Question PC ATX Cooling - what are the options?

Dec 11, 2020
4
1
15
Hello there :)
I'm slightly rebuilding and preparing for a new rig...when there is stock ( LOL )
My current PC is relatively old, but still in the game. What I want to understand is the following:
1. Cooling - liquid? Air? which is better?
2. Which brand and product is good? Better? Best?
3. I wish (I know, I know...) to RGB the whole case a little. So RGB cooling is my 2nd step (the case is Razer Tomahawk, so it started) and I wonder what to buy.

final detail is that i'm fine with most prices, want to outfit better parts, but I do consider quality over price over quality.

P.S.
not sure if needed, the specs are:
MB MSI Gaming Pro b150
NVIDIA 1060
i7 CPU 6700 @3.40gGHz

THANK YOU for any help or advice :)
 

Kaamos_Llama

Moderator
Jan 31, 2020
808
803
1,780
Hi and welcome!

1. It depends on the situation.
2. Best is a custom loop with copper radiators and a proper pump. There are some semi custom, open loop coolers available with copper rads and better quality pumps which sit as a half step down to the aluminium radiators with cheaper pumps of the normal CLC's you'll find on the market from Corsair, NZXT et al.
3. For RGB and ease of installation you're better off with an closed loop water cooler(CLC) for best visual effect.

If you go AIO get at very least a 240mm model, anything smaller is not worth it unless you are going for a compact ITX build when compared to air coolers.

Dual tower air coolers like the Noctua NHD-15 will perform around the same as a 240mm CLC for the most part.

CLC's are much more compatible with large RAM heat spreaders and slimmer cases, they also make it easier to work in your system. They will need to be replaced eventually as the liquid will slowly evaporate over time, and the pump will give out one day. A large air cooler is hard to work around and less compatible. However air coolers will last literally forever, and have zero chance of leaking.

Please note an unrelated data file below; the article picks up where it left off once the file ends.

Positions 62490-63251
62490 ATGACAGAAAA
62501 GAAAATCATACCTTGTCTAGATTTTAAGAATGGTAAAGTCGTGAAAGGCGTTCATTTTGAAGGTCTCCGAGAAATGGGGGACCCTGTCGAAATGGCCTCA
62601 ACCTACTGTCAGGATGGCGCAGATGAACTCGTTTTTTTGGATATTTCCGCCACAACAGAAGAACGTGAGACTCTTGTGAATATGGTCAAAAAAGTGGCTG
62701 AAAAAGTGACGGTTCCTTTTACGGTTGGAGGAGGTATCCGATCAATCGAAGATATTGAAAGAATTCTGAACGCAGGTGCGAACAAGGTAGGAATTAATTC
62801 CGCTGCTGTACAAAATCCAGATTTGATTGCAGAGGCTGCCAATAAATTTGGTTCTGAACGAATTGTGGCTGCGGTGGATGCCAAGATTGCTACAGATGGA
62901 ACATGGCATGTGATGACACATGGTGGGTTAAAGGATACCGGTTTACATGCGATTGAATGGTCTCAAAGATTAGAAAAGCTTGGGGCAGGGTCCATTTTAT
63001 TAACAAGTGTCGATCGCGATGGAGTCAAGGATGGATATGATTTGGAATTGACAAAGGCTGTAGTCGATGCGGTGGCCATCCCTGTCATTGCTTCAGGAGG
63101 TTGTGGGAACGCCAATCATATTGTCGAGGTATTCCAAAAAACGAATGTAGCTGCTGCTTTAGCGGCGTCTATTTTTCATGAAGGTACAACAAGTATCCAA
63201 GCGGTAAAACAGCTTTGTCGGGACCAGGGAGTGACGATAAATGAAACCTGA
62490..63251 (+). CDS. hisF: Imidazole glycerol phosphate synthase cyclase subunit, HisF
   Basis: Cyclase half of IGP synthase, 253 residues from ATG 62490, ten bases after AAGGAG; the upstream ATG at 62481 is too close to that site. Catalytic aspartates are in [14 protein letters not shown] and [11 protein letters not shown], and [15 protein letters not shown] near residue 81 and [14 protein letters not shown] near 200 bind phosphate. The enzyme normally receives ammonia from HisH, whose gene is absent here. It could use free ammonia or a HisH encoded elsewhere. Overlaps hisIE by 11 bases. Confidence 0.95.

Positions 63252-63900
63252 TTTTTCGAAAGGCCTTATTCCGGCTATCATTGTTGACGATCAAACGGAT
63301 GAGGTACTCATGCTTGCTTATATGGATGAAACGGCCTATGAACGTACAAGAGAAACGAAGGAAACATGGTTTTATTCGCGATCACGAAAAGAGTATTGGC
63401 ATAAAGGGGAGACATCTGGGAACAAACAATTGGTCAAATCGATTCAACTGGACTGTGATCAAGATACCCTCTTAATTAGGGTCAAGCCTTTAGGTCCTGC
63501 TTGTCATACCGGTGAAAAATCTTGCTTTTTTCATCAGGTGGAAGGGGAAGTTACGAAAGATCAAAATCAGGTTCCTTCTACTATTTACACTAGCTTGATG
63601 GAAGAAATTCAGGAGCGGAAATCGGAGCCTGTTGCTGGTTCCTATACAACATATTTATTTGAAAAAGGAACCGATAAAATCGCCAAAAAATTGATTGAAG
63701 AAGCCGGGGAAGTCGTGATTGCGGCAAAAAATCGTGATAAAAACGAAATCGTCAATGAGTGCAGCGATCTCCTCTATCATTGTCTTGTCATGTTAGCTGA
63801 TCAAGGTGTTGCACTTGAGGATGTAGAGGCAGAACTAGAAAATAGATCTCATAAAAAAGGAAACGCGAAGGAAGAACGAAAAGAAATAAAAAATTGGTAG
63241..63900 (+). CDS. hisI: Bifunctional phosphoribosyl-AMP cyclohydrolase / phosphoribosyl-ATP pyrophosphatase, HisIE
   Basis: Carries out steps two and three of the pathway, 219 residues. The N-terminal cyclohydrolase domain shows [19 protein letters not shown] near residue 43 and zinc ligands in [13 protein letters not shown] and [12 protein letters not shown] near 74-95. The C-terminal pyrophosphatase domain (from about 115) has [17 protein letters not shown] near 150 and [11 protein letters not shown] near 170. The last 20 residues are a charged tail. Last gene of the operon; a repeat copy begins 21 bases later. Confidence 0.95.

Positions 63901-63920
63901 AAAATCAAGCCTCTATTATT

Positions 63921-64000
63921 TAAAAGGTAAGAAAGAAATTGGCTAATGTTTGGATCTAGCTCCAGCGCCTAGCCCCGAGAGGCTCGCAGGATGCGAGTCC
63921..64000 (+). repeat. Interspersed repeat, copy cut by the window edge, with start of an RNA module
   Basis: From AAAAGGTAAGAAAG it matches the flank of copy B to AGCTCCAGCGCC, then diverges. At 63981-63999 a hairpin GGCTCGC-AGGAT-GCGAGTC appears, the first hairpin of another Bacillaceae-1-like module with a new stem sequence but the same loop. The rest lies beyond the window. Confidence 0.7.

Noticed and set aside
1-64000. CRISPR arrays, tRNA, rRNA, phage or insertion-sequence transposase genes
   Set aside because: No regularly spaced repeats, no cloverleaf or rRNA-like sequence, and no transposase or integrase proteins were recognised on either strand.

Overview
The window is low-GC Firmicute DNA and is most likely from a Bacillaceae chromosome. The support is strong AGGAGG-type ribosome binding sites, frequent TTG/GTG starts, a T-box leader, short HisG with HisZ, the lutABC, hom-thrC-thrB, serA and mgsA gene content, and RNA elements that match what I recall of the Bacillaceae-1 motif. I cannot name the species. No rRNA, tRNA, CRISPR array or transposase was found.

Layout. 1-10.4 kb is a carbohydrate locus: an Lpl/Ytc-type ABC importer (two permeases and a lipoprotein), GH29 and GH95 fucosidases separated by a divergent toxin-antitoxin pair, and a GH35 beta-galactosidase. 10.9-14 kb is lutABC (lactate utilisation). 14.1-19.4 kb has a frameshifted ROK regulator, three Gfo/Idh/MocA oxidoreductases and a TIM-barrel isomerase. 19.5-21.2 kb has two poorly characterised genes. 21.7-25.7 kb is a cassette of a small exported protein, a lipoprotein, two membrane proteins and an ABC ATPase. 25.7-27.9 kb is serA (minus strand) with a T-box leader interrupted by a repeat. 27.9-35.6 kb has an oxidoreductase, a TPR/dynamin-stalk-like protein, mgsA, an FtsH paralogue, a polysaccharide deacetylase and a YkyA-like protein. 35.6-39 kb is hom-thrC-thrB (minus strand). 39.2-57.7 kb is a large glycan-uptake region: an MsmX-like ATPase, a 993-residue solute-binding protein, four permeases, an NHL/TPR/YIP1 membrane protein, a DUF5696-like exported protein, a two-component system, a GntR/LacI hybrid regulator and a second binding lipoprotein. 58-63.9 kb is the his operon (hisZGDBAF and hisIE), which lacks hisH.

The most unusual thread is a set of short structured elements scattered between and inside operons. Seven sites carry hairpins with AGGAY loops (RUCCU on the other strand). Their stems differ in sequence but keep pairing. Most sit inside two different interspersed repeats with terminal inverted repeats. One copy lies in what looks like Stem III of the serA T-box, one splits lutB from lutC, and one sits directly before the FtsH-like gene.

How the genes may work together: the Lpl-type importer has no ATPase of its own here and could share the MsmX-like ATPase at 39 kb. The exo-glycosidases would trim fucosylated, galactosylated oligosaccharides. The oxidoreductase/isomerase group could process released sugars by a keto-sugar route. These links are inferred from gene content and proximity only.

Depending on the workload, any overclocking, voltage used, ambient room temperatures, airflow in case etc etc, a 240mm CLC or large dual tower air cooler should be enough for anything on the market. Personally I'd prefer to go with a 280mm cooler to be on the safe side if I was going to be upgrading to an 11700K/Ryzen 5900 or above. Below that 240mm/large air should be sufficient for anything.

Your 6700 will be easily cooled at stock by pretty much any air cooler or CLC.

If you still would like to go with an air cooler, the NHD-15S has no front fan for RAM compatibility and the heatsink is offset to allow for more space between it and your GPU. You can add a fan if you like for a couple degrees extra cooling, it comes with clips but you'd have to buy an extra fan.

PCPartPicker Part List

CPU Cooler: Noctua NH-D15S 82.52 CFM CPU Cooler ($89.95 @ Amazon)
Total: $89.95
Prices include shipping, taxes, and discounts when available
Generated by PCPartPicker 2021-04-11 13:14 EDT-0400

Other dual towers are available and just as good, but this is the most compatible, there's a Chromax black edition thats hard to find at the moment that looks better if you could find it..

I'm not to up on the best CLC models to choose these days as they iterate all the time on very similar designs, in fact many are made by the same couple of OEMs and rebranded by companies like Corsair. However I do know this one reviewed well at Gamers Nexus and has plenty of RGB for you.

PCPartPicker Part List

CPU Cooler: Corsair H115i RGB PLATINUM 97 CFM Liquid CPU Cooler ($129.99 @ Corsair)
Total: $129.99
Prices include shipping, taxes, and discounts when available
Generated by PCPartPicker 2021-04-11 13:50 EDT-0400

If you wont overclock anything to the bleeding edge and you don't want an air cooler, a 240mm CLC should be sufficient for anything on the market: